I’ve written elsewhere how screen-time stresses and detunes the body clock, brain chemistry, and reward pathways, as well as how tech addiction can actually damage the brain’s frontal lobe. I’ve also shared how an electronic fast can reset and resynchronize the nervous system, improving a child’s mood, sleep, focus and behavior in a matter of weeks.
In contrast, this post offers evidence-based practices to buffer against some of the changes seen with overstimulation from screen-time. These methods either counteract screen-time’s effects directly (such as by helping to synchronize, strengthen, or protect the body clock) or indirectly (for example by facilitating deeper sleep or discharging pent up energy). While this information was originally written with children in mind, these principles apply to adults, too!
Similarly, studies show exposure to sunlight can reduce attention deficit symptoms, while abundant bright light first thing in the morning can help restore disrupted circadian rhythms, improve mood, and enhance restorative sleep.
In addition, varied and regular movement throughout the day helps develop core muscle strength, stimulates the vestibular system, and discharges pent-up energy—all things that foster learning and mood regulation. And free play is not just for fun—it encourages brain integration, mastering of new skills, grasping others’ mental states, cause-and-effect thinking, and managing conflict.
You can facilitate more restorative sleep and boost melatonin (the “sleep hormone”) by establishing a consistent sleep-wake routine (including on the weekends), keeping ALL screens out of the bedroom, using a sleep mask and blackout curtains to make the sleep environment as close to pitch-black as possible, avoiding heavy meals close to bedtime, and keeping the temperature of the room cool. Research suggests that parent-set bedtimes are associated with better sleep and improved functioning. To visually send the brain the message that it’s time to sleep, the bedroom should be uncluttered, void of reminders of tasks to be done, and cozy-feeling.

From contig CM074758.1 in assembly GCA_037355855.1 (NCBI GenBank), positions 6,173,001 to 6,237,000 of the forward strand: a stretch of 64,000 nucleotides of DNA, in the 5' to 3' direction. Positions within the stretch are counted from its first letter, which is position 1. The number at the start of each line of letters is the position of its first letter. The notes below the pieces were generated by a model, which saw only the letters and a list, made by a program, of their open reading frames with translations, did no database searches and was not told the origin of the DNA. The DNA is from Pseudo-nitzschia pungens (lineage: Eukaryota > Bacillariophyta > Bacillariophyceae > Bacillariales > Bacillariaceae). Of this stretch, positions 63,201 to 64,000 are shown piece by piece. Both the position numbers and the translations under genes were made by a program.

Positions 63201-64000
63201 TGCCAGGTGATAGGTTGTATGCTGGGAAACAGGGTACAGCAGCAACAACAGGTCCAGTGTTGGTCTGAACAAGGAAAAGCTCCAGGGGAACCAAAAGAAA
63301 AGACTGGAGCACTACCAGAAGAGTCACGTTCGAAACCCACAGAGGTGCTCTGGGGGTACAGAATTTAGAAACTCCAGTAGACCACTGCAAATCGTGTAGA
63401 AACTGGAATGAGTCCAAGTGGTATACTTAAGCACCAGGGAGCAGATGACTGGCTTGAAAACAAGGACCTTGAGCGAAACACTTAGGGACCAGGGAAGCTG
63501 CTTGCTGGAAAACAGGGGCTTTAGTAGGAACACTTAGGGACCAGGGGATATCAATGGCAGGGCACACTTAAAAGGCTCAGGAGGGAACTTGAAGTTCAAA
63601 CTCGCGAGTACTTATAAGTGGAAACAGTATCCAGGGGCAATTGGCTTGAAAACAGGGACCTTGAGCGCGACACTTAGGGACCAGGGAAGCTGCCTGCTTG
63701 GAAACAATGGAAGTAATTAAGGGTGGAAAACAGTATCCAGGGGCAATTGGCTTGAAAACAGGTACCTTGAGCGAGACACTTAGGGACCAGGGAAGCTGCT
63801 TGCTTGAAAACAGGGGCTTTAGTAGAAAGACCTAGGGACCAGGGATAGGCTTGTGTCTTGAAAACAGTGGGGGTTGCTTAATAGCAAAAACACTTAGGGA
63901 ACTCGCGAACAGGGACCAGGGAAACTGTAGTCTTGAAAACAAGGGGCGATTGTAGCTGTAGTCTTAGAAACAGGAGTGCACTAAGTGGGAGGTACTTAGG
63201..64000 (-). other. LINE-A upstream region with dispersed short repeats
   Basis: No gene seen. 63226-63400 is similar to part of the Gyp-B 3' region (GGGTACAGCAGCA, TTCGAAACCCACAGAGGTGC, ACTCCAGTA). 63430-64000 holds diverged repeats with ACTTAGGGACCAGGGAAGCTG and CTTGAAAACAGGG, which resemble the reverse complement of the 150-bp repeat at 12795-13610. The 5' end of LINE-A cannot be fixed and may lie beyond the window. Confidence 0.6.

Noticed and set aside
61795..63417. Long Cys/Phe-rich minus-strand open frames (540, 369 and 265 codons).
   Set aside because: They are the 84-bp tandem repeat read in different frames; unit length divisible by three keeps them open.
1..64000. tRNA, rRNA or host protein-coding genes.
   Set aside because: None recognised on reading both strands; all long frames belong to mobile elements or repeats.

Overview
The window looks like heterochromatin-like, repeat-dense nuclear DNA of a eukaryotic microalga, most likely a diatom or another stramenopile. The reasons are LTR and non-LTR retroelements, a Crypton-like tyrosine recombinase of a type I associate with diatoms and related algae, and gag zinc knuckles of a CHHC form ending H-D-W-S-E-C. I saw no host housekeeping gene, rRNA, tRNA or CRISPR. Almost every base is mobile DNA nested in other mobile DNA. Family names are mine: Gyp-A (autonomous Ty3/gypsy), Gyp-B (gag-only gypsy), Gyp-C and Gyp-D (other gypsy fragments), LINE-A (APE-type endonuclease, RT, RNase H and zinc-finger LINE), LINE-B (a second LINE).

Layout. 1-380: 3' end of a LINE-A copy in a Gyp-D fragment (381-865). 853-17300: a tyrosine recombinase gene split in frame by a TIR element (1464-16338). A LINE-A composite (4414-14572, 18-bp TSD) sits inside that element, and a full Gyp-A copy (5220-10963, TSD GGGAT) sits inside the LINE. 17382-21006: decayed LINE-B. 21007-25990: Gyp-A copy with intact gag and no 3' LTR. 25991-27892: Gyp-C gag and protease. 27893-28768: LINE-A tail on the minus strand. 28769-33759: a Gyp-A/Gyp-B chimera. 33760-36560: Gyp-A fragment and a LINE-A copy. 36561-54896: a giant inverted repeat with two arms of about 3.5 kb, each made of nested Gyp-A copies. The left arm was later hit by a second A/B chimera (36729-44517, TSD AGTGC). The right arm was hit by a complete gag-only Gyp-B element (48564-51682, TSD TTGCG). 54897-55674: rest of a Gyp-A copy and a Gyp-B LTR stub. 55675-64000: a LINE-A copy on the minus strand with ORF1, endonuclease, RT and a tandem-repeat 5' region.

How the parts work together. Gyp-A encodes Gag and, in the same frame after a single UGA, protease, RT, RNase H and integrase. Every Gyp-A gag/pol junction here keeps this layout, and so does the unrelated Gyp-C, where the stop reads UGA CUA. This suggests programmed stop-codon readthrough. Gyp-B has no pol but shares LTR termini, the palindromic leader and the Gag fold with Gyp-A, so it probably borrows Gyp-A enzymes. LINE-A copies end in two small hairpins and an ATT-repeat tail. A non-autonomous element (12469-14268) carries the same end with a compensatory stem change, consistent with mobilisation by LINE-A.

Meanwhile, studies show screen-time stunts imaginary play. When the brain is fed a constant stream of stimulating entertainment that saturates the senses, it deadens the creative drive, as does viewing a 2-D screen with flat, unnatural light. In contrast, reduced levels of stimulation enhance creativity, and varying depth of field and the interplay of depth and shadow found in the natural world stimulate the mind to wonder and imagine.
Research suggests that meditation is associated with increased thickness of the cortex—the exact opposite of an effect found in tech addiction. Another study showed that second and third-graders who were taught mindfulness techniques showed an improvement in executive functioning, particularly in those with pre-existing attention problems.
Other research has shown that expressing and feeling love and compassion helps stimulate the frontal lobe and facilitates executive functioning and self-regulation.
Also, energy-efficient bulbs (both CFLs and LEDs) emit poor light quality and have been shown to raise stress levels and negatively impact mood. Switch to incandescent bulbs (halogens are closest to the old-style incandescents) to create a more soothing and natural environment.
While we can’t get away from screens entirely, incorporating these practices on a daily basis—along with taking systematic breaks from screens altogether—can go a long way toward protecting the brain and bolstering its resilience, especially over time.